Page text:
In his debut psychological thriller, Alex North weaves a multi-generational tale of suspense, as a father and son are caught in the crosshairs of an investigation to catch a serial killer preying on a small town.
A novel of family, Midwestern values, hard work, fate and the secrets of making a world-class beer, from the bestselling author of Kitchens of the Great Midwest. Edith Magnusson’s rhubarb pies are famous in the Twin Cities––they were named the third-best in the state of Minnesota and St. Anthony-Waterside Nursing Home has quickly becomes the hottest dinner ticket in town. Still, she lays awake wondering how her life might have been different if her father hadn’t left their family farm to her sister Helen, a decision that split their family in two. With the proceeds from the farm, her sister, Helen Blotz, built her husband Orval’s family soda business into the top selling brewery in Minnesota. She singlehandedly created the light beer revolution and made their corporate motto ubiquitous: “Drink lots, it’s Blotz.” But Helen dismisses IPAs as a fad, and the Blotz fortune begins its inevitable decline. Soon, though, she finds a potential savior that’s surprisingly close to home.
Diana Winter earns a shot at learning the beer business from the ground up just as the IPA revolution begins. The stakes couldn’t be higher: just as she’s launching her own brewpub, she’s due to deliver a baby girl. When the unthinkable happens, it’s up to Grandma Edith––and a delightfully surprising cadre of grandmother friends––to secure the next generation’s chances for a better future. Can Grandma Edith’s Rhubarb Pie In A Bottle Ale save Diana’s fledgling brewery, and change their hearts and fortunes forever? The Lager Queen of Minnesota serves up a cast of lovable, quintessentially Midwestern characters eager to make their mark in a world that’s often stacked against them. In this deeply affecting, humorous, emotional family saga, resolution can take generations, but when it finally comes, we’re surprised, moved, and delighted.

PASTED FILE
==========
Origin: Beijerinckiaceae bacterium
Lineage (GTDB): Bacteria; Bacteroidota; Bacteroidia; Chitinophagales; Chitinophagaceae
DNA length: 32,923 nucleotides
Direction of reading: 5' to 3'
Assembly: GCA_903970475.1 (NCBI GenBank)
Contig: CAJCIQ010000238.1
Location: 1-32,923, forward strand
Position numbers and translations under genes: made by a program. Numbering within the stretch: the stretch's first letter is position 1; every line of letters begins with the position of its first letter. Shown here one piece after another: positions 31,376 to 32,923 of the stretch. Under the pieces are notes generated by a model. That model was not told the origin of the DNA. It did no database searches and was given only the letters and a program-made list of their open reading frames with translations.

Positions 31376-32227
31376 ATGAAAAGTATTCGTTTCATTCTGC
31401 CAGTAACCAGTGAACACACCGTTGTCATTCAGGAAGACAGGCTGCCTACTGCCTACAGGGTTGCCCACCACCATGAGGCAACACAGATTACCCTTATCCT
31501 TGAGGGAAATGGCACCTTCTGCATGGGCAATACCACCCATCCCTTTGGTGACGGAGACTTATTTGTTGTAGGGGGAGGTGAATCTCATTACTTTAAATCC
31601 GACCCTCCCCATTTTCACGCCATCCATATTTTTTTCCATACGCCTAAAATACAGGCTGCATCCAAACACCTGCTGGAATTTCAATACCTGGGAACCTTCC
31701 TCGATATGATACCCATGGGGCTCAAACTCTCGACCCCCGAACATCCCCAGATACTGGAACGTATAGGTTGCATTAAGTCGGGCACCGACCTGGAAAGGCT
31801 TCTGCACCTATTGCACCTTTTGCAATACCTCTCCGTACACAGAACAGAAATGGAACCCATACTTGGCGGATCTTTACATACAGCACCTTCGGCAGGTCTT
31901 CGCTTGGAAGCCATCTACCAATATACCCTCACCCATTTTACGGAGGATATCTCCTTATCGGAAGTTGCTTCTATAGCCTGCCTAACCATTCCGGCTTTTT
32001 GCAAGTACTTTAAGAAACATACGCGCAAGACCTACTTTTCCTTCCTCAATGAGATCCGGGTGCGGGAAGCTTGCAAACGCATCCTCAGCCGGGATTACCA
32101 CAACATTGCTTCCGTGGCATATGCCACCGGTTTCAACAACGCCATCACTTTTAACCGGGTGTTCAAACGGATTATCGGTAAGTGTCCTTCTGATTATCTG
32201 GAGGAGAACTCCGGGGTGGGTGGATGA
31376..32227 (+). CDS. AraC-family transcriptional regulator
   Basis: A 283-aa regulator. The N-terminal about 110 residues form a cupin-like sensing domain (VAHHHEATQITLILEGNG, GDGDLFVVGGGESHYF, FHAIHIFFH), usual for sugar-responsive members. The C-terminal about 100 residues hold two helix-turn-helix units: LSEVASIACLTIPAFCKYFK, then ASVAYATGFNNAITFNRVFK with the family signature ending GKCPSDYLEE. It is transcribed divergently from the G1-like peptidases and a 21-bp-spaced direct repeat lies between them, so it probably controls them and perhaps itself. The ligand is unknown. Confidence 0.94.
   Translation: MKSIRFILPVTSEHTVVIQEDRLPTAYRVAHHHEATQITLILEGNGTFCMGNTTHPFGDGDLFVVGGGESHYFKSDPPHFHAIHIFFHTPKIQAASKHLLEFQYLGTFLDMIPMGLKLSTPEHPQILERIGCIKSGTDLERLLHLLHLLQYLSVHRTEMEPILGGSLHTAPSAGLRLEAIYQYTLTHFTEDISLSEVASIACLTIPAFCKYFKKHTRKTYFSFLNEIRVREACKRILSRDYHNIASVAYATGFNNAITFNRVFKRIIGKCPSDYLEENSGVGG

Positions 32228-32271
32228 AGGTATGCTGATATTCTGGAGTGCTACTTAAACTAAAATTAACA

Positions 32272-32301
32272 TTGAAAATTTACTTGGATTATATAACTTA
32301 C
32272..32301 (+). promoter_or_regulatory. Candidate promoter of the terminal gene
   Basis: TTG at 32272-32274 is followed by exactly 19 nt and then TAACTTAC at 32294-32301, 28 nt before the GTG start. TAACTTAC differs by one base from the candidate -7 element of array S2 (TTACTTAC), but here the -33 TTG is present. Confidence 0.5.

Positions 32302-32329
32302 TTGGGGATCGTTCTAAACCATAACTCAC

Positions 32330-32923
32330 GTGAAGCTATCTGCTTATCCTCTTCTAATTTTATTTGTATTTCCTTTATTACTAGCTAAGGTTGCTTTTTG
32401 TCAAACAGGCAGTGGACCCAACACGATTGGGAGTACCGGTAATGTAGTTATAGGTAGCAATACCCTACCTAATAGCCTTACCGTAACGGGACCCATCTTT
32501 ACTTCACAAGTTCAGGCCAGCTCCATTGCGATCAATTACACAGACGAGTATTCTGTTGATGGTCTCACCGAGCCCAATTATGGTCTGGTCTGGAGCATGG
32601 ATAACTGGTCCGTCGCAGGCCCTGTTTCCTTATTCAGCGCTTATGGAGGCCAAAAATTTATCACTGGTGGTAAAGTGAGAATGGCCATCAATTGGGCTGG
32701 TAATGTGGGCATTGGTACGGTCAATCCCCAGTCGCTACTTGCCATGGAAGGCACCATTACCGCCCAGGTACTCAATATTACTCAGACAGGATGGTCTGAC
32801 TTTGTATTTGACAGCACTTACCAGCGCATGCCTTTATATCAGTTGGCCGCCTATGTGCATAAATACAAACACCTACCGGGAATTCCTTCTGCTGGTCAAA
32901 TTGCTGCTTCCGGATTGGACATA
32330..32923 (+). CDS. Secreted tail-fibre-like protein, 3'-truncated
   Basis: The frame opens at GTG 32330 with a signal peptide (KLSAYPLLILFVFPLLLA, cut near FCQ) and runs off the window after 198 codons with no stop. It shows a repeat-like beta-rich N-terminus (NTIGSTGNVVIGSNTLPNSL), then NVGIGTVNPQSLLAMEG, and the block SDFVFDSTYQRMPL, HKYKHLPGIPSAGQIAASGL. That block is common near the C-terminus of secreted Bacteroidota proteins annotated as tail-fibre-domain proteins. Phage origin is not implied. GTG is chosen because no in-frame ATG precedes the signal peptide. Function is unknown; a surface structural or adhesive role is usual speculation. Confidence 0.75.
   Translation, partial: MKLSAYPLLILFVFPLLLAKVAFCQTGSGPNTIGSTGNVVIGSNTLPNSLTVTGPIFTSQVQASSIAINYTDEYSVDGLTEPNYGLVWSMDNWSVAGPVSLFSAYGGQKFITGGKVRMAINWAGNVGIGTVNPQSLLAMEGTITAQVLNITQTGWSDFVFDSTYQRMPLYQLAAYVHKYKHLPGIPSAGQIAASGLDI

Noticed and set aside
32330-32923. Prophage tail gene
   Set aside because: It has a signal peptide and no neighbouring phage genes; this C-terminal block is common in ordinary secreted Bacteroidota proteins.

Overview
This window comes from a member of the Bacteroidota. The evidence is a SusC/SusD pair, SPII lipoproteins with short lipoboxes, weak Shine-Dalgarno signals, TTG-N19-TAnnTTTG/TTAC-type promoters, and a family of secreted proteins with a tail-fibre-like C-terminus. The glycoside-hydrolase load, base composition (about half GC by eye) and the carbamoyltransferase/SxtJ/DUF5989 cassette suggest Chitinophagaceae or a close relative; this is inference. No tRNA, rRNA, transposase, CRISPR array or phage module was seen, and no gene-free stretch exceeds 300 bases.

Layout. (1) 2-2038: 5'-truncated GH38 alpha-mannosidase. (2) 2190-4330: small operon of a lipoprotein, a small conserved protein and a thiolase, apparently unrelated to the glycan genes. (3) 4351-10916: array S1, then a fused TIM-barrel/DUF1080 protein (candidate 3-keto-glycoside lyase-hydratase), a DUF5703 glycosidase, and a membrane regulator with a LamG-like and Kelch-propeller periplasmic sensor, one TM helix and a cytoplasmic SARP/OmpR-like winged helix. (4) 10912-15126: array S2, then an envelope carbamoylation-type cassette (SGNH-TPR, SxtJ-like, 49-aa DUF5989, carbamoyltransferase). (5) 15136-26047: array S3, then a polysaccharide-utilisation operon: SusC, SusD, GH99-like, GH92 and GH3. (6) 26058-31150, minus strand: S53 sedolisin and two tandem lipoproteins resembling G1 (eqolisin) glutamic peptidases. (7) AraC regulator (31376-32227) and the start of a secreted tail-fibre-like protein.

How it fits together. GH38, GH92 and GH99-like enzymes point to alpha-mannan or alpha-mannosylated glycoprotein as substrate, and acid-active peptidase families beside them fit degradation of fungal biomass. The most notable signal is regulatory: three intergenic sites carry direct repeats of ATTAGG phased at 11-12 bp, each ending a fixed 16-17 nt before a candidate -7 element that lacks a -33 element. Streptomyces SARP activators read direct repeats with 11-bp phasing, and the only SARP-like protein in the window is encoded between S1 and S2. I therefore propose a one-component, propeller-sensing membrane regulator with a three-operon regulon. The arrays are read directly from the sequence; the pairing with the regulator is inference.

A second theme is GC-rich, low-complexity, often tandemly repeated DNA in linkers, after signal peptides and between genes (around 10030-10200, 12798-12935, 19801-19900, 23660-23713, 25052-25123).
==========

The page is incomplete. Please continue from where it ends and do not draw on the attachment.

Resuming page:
Dan Hollis lives a solitary but content life, happy to spend his days carving exquisite Celtic harps. Here he can be himself, away from social situations that he doesn’t always get right or understand. Ellie Jacobs is a lonely housewife, her unsatisfying life centered on housework; daily walks; her controlling husband, Clive; and the poetry she keeps a secret. While wandering the woods near her home, Ellie stumbles across Dan’s barn. Ellie always wanted to learn to play the harp, and Dan spontaneously and generously gifts her one of his. However, when Clive tells Ellie she must return the harp, Dan stores it in his barn for her, ready for whenever she would like to take lessons. Ellie decides to do something for herself for once and starts visiting Dan and her harp almost daily. As she drifts further away from her husband and deeper into Dan’s world, she accidentally discovers a secret relating to Dan. Ellie must make one of the biggest decisions of her life: keep it from him and risk their friendship or upend his world and change the course of their lives forever?